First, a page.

The landscape complexity relevance to farming effect assessment on small mammal occupancy in Argentinian farmlands
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The responses of organisms to organic farming depend on the taxonomic group and landscape complexity. Following the intermediate landscape complexity hypothesis, organic farming can compensate for the lack of complexity in simple landscapes. Argentinian farmlands are simple with large fields and scarce linear habitat array, and conventional agriculture is almost the only agriculture practice. We hypothesize that there is an interaction effect of landscape complexity and farming practices on occupancy and species richness of small mammals in farmland of central Argentina. We selected circular landscapes under organic farming and low- and high-intensity conventional farming and quantified heterogeneity in each landscape considering different cover types (crops, resting plots, fallow land, border habitats, grasslands and man-made structures). We used multi-species occupancy models accounting for multiple seasons with a Bayesian approach to make the estimates. Landscapes under organic farms had the highest level of landscape heterogeneity. In simple Argentinian farmlands, organic farming benefited species richness and occupancy of all small mammal species. Some management strategies used in organic farming (wide and vegetated border habitats, diversity in types of production, winter cover crops, natural or semi-natural patches) should be taken into account to increase landscape complexity in conventional farming.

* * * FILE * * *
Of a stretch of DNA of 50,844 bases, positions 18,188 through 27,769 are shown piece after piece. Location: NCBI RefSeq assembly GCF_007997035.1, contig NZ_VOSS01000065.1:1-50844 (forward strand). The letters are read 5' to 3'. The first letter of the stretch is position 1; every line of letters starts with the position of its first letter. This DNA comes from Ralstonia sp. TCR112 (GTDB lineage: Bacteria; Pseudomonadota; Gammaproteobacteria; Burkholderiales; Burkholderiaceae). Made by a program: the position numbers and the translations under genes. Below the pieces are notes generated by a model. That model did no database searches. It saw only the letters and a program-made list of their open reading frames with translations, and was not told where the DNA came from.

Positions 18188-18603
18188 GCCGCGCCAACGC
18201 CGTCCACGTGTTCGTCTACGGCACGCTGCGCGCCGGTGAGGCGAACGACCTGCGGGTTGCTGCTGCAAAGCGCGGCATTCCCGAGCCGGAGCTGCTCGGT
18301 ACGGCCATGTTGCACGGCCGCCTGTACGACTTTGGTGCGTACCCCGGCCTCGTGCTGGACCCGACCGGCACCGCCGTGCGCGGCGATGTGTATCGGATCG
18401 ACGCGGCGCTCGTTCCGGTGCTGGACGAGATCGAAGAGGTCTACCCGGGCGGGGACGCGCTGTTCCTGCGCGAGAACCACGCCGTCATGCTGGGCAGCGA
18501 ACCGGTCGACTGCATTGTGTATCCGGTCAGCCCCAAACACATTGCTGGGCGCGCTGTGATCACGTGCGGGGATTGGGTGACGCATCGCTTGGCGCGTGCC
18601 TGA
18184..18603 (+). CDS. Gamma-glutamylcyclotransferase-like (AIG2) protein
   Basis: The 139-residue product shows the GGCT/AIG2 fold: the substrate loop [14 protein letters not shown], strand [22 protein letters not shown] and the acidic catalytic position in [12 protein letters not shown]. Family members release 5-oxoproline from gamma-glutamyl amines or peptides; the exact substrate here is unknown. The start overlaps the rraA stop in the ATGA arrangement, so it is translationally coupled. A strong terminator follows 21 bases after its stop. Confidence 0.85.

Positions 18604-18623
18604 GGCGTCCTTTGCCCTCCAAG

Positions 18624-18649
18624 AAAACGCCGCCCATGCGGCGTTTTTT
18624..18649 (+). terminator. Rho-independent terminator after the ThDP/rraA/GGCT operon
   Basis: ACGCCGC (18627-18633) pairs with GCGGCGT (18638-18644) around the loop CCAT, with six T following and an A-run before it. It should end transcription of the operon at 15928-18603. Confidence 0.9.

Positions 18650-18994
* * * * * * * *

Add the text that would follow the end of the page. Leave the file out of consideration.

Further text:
KeywordsOrganic and conventional farming Landscape heterogeneity Multi-species occupancy models Species richness Bayesian approach
We are thankful to Javier Escudero for fieldwork assistance. We thank Foundation Rachel and Pamela Schiele, Las Gaviotas, Altos Verdes, El Piquete, El Chañarito y La Aurora farms that allowed us to carry out the surveys.
Author contribution statement
VNS, MDG and JWP designed the study and wrote the manuscript. VNS, JC, FC, MDG and JWP performed the research. VNS and MJC analyzed the data. VNS, MJC, MDG and JWP interpreted the data. VNS, MJC, MDG and JWP provided critical revision.
This work was supported by Consejo Nacional de Investigación Científica y Técnica (CONICET) [PIP CONICET No. 11220150100034] and Universidad Nacional de Río Cuarto, Córdoba, Argentina.
Compliance with ethical standards
Conflict of interest
The authors declare that they have no conflict of interests. The datasets generated and/or analyzed during the current study are available in the Open Science Framework (https://osf.io/) repository.
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